Francis Osborne, 5th Duke of Leeds

From Wikipedia, the free encyclopedia
Jump to: navigation, search
His Grace
The Duke of Leeds
KG PC
Francis Osborne, 5th Duke of Leeds by Benjamin West.jpg
Portrait by Benjamin West, circa 1769
Secretary of State for Foreign Affairs
In office
23 December 1783 – May 1791
Monarch George III
Prime Minister The Right Hon. William Pitt
Preceded by The Earl Temple
Succeeded by The Lord Grenville
Leader of the House of Lords
In office
1789–1790
Preceded by The Lord Sydney
Succeeded by The Lord Grenville
Personal details
Born 29 January 1751 (2014-09-25UTC21:55:35)
Died 31 January 1799(1799-01-31) (aged 48)
London, Great Britain
Nationality British
Political party Tory
Spouse(s) (1) Lady Amelia Darcy
(1754-1784)
Catherine Anguish
(1764-1837)
Alma mater Christ Church, Oxford

Francis Godolphin Osborne, 5th Duke of Leeds KG, PC (29 January 1751 – 31 January 1799), styled Marquess of Carmarthen until 1789, was a British politician. He notably served as Foreign Secretary under William Pitt the Younger from 1783 to 1791.

Background and education[edit]

Leeds was the son of Thomas Osborne, 4th Duke of Leeds, by his wife Lady Mary, daughter of Francis Godolphin, 2nd Earl of Godolphin, and Henrietta Godolphin, 2nd Duchess of Marlborough. He was educated at Westminster School and at Christ Church, Oxford.

Political career[edit]

Leeds was a Member of Parliament for Eye in 1774 and for Helston from 1774 to 1775; in 1776 having received a writ of acceleration as Baron Osborne, he entered the House of Lords, and in 1777 Lord Chamberlain of the Queen's Household. In the House of Lords he was prominent as a determined foe of the prime minister, Lord North, who, after he had resigned his position as chamberlain, deprived him of the office of Lord Lieutenant of the East Riding of Yorkshire in 1780. He regained this, however, two years later.

Early in 1783 Leeds was selected as ambassador to France, but he did not take up this appointment, becoming instead Secretary of State for Foreign Affairs under William Pitt the Younger in December of the same year. As secretary he was little more than a cipher: although they were friends of long-standing, Pitt developed a poor opinion of Leeds' judgement and frequently had to restrain his bellicose instincts. The abandonment of his anti-Russian policy was the final blow and he left office in April 1791. He had done nothing to foster good relations with the newly independent United States of America: both John Adams and Thomas Jefferson complained of his obstructive attitude and " aversion to having anything to do with us ".[1] Subsequently he took little part in politics: in 1792, hearing rumours that a new coalition might be formed, he unwisely offered himself as its head and met with a firm rebuff from both Pitt and the King.[2]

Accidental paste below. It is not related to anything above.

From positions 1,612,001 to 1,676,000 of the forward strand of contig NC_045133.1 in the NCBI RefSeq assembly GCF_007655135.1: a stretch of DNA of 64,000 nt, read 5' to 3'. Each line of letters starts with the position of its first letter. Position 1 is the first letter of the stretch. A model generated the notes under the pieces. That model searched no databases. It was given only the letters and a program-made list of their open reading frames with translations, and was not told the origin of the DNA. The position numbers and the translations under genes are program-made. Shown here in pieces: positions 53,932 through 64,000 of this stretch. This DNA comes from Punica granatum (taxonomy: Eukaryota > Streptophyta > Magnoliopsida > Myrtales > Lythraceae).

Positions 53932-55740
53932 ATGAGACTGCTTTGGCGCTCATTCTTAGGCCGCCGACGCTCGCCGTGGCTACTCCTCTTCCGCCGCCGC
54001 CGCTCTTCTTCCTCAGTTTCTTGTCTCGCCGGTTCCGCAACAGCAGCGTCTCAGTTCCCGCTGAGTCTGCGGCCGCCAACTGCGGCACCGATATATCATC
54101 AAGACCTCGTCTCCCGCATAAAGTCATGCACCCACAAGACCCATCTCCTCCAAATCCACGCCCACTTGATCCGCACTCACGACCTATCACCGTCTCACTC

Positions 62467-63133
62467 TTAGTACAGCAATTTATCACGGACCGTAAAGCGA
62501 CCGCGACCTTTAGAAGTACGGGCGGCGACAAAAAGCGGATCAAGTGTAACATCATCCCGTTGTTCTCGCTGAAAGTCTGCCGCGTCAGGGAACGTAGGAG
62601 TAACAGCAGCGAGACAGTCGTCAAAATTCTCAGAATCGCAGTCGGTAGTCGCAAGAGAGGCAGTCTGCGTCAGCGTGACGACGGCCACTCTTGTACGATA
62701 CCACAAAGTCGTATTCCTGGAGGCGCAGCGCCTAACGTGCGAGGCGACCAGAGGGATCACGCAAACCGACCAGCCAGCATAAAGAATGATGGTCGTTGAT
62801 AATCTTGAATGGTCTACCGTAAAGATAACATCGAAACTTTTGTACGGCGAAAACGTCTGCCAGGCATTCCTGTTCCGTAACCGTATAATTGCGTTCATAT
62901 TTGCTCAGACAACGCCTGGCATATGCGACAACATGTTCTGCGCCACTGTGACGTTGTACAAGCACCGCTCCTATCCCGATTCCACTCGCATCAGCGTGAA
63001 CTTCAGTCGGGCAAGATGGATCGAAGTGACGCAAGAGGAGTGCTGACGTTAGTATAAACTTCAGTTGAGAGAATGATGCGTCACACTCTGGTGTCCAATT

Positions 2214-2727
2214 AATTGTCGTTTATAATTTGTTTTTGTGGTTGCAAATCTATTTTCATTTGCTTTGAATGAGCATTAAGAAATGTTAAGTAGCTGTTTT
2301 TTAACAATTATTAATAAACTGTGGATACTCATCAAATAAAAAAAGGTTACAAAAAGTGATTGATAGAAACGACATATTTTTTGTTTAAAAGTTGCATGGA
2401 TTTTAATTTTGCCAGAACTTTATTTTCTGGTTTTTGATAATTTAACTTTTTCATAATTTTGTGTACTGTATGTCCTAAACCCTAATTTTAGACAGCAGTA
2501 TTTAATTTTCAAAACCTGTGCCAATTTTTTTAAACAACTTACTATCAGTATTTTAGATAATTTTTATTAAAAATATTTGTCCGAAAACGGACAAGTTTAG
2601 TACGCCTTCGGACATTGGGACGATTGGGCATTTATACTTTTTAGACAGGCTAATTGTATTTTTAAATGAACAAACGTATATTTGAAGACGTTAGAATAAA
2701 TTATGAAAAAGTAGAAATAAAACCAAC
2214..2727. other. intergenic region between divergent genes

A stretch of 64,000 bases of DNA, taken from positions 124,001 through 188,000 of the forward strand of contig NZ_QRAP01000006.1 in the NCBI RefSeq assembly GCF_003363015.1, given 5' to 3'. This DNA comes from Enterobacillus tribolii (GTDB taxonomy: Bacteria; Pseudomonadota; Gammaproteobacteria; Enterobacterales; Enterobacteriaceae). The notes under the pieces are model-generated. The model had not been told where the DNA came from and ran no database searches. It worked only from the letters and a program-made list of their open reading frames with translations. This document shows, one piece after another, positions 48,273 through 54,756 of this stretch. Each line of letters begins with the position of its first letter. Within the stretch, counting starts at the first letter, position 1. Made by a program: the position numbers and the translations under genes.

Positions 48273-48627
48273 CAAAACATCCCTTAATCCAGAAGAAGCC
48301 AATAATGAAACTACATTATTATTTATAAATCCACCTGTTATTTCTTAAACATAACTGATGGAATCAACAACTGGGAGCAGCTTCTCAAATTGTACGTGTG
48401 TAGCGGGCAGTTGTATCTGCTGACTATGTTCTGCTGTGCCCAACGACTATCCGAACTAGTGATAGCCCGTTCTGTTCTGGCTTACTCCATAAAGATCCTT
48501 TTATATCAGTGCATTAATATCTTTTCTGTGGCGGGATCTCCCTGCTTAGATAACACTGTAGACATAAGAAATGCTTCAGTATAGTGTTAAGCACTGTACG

Family[edit]

Leeds married firstly in 1773 Lady Amelia Darcy, daughter of Robert Darcy, 4th Earl of Holderness on 29 November 1773. Lady Amelia became Baroness Darcy de Knayth and Baroness Conyers in her own right in 1778. They were divorced in 1779. Their marriage produced three children:

He married secondly Catherine, daughter of Thomas Anguish, in 1788 and had two more children:

  • Lord Sidney Godolphin Osborne (1789-1861); unmarried.
  • Lady Catherine Anne Sarah Osborne (1791-1878); married Major John Whyte-Melville on 1 June 1819 and had issue. .

Leeds died in London in January 1799, aged 48, and was succeeded in the dukedom by his eldest son from his first marriage, George Osborne, 6th Duke of Leeds. His second son from his first marriage, Lord Francis Osborne, was created Baron Godolphin in 1832. The dowager Duchess of Leeds died in October 1837, aged 73. Leeds's Political Memoranda were edited by Oscar Browning for the Camden Society in 1884, and there are eight volumes of his official correspondence in the British Museum.

References[edit]

  1. ^ McCullough, David John Adams Simon and Schuster New York 2001
  2. ^ Hague, William William Pitt the Younger Harper Collins 2004
Parliament of Great Britain
Preceded by
Richard Burton Phillipson
William Cornwallis
Member of Parliament for Eye
1774
With: Richard Burton Phillipson
Succeeded by
Richard Burton Phillipson
John St John
Preceded by
William Evelyn
The Earl of Clanbrassil
Member of Parliament for Helston
1774 – 1775
With: Francis Owen
Succeeded by
Francis Cockayne Cust
Philip Yorke
Court offices
Preceded by
The Earl De La Warr
Lord Chamberlain to The Queen
1777–1780
Succeeded by
The Earl of Ailesbury
Political offices
Preceded by
The Earl Temple
Foreign Secretary
1783–1791
Succeeded by
The Lord Grenville
Preceded by
The Lord Sydney
Leader of the House of Lords
1789–1790
Honorary titles
Vacant
Title last held by
The Viscount of Irvine
Lord Lieutenant of the East Riding of Yorkshire
1778–1780
Succeeded by
The Earl of Carlisle
Preceded by
The Earl of Carlisle
Lord Lieutenant of the East Riding of Yorkshire
1782–1799
Succeeded by
The Earl of Carlisle
Vacant
Title last held by
The Marquess of Rockingham
Vice-Admiral of Yorkshire
1795–1799
Vacant
Title next held by
The Lord Mulgrave
Preceded by
Thomas Osborne
Governor of the Isles of Scilly
1785−1799
Succeeded by
George Osborne
Peerage of England
Preceded by
Thomas Osborne
Duke of Leeds
1789–1799
Succeeded by
George Osborne
Baron Osborne
(writ in acceleration)

1776–1799